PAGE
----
Make your own free website on Tripod.com

David on the cover of Canadian TV Guide, October 3 - 9, 1998

Dr. Niles and Mr. Hyde Pierce


By: Christopher Loudon
© 1998 TV Guide

How did Frasier's David Hyde Pierce spend his summer vacation? Much of the two-time Emmy winner's hard-earned hiatus was spent in Québec, working with fellow comedy heavyweights Bette Midler and Nathan Lane on Isn't She Great, the big-screen biography of author Jacqueline Susann. Arriving for a late night interview at Montréal's trendy L'Express bistro in chinos, creased button down shirt and wire-rimmed glasses, Pierce looks every inch the well-bred, well-educated, slightly rumpled preppie, which, indeed, the 39-year-old Yale graduate is. We're told there'll be a 15-minute wait for our reserved table. His TV alter-ego - natty, neurotic Niles Crane - would, of course, fly into a priggish snit. Pierce, instead, is content to stand patiently by the bar. He's curious to know about the new fall TV season and, since Frasier has won the coveted Seinfeld time-slot, is especially interested in the series that will surround his. He's pleased to hear that Jesse, Christina Applegate's single-mom sitcom which precede's Frasier at 8:30, looks like a solid hit. "She was so good on Married...with Children," he generously observes, "and I'm glad that they're allowing her to do something different. I also like it that her show is so different from ours." Pierce admits he was trepidatious that NBC would schedule Encore! Encore!, the sophisticated Nathan Lane sitcom developed by Frasier's producers, in the 8:30 slot, explaining that, "There's nothing worse than putting two similar shows back-to-back. Viewers don't want to watch one show and then sit through another half-hour of almost the same thing. So, there's Friends, then the Applegate show, then us, then Kirstie Alley's show and then ER? They're all very different shows, so it sounds like a pretty good night." Actually, it sounds like TV's golden mile.

Settling into a corner table, Pierce seems remarkably unperturbed by the fact that an entire restaurant full of people is trying hard not to stare at him. "You get used to it," he shrugs good-naturedly. "It happens enough that you don't really notice it anymore, unless it's really obvious or silly. I was at my hotel eating breakfast the other day, sitting by myself at a little table. Right next to me was a group of about 16 kids and I could hear them loudly whispering to one another, 'Is that him? It looks like him. It might be him.' and finally I turned to them and said, 'Yes, it's him.' Another time I was chased through a chateau in the Loire Valley by a bunch of American school girls."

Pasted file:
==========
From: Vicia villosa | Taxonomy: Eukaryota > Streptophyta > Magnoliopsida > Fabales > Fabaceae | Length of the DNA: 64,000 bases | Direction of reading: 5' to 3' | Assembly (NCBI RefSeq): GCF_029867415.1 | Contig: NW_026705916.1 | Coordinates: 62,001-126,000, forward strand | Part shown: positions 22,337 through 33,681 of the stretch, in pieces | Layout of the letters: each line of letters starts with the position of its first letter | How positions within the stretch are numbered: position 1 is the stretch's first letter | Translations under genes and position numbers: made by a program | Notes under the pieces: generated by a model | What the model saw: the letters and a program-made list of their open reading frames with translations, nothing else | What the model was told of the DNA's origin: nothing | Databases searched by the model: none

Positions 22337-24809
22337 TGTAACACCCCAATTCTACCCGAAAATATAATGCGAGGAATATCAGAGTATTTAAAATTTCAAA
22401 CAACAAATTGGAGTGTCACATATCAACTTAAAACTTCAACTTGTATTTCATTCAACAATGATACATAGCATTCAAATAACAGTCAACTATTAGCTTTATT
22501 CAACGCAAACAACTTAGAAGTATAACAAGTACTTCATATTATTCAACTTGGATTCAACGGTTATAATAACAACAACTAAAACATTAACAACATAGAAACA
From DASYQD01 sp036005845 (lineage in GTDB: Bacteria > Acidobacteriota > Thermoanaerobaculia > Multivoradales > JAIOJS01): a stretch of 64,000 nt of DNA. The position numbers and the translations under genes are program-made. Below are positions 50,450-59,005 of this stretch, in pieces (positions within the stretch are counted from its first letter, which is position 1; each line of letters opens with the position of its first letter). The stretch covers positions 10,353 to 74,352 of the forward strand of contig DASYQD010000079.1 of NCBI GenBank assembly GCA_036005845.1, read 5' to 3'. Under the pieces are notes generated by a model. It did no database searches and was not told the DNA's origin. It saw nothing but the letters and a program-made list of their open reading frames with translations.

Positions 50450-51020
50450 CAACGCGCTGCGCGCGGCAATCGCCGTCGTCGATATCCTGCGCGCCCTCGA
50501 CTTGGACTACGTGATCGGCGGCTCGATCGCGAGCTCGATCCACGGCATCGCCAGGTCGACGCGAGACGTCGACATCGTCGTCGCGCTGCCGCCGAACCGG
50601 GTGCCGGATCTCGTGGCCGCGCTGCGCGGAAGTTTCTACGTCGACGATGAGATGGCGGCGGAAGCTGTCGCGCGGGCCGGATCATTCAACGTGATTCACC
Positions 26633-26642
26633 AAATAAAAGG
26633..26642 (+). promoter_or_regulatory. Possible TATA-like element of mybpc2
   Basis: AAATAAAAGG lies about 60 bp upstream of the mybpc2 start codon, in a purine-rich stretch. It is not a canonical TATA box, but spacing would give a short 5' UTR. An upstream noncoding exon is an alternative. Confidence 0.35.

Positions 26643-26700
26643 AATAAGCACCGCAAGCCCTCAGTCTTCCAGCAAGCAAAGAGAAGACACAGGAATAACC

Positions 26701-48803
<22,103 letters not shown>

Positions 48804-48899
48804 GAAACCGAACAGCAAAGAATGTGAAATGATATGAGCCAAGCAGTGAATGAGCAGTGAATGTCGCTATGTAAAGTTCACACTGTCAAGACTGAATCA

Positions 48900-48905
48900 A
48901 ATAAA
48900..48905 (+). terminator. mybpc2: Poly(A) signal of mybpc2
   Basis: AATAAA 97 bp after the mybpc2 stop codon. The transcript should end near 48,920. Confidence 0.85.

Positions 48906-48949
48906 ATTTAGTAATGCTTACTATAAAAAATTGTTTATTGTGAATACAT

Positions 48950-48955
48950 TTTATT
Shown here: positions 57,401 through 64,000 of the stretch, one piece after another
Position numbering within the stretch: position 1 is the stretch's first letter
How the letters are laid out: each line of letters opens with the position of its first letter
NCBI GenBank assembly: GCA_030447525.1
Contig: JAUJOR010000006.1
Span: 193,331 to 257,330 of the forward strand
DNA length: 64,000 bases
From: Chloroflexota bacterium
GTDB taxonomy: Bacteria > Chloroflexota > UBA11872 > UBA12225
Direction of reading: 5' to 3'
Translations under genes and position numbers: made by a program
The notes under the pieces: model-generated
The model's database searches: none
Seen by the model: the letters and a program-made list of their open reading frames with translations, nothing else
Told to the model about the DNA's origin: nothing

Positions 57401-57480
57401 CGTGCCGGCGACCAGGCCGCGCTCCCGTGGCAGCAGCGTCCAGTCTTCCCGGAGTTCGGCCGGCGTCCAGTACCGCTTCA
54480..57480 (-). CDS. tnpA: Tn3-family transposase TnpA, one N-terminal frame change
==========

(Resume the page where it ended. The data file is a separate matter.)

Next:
"I am, by nature, a fairly shy person," he continues, "and one of the things I had to learn was, when you're on a popular show and people feel they know you, what used to pass for shyness can be perceived as rude. I do feel more vulnerable, but people are always nice. Nobody ever comes up and throws food on me and says the show is crap. What's strange, though, is that there's people who come up to you and say, 'Hey, are you that guy on Frasier?,' and I say, 'Yes,' and they say, 'I never watch it.' I've never understood the psychology of that."

The waiter proffers menus and a wine list, assuming Pierce to be as keen an oenophile as Niles. "I'm trying to learn more about it, but I really don't know a whole lot about wine," he concedes, and asks the waiter to make the selection. Placing his dinner order, he watches as unnecessary cutlery is cleared away. Niles would, of course, know his fish fork from his butter knife, but Pierce whispers conspiratorially, "Don't you always feel bad when they take away one of the spoons? It's like you ordered wrong. You think, 'Oh shoot, what could I have had that they would have let me keep the spoon for?'"

Though he's happy to talk about Frasier, what's top-of-mind is his current film project. Like most TV stars, he tries to choose outside endeavours that distance himself from his small-screen persona. He admits, however, that his Isn't She Great role as Susann's editor is rather Niles-like. "I'm playing a kind of WASP-y, fairly well-off Connecticut guy, which is not that far from Niles. But it was such a good part and such a good script that it was never a question. The curse of being on Frasier is the challenge of finding writing that's that good in any other medium. I've been looking at scripts for two years, then this came along. It's a terrific script, written by Paul Rudnick [Jeffrey, In & Out]. It's an incredible marriage of his obvious comic ability and a very serious side that I think he handles tremendously well."

And what's it like working with two larger-than-life performers like Midler and Lane? "Just funereal," says Pierce, with his trademark deadpan delivery. "No, really, it's great. And the thing that makes it great is that they're both so good. People can be a hoot on the set, but if they're not good to work with that tires very quickly. These two are both such pros. And, I think the stellar thing about this movie, and the brilliance of the casting, is the rapport between them as husband and wife. They're really very different people, but they work off each other beautifully."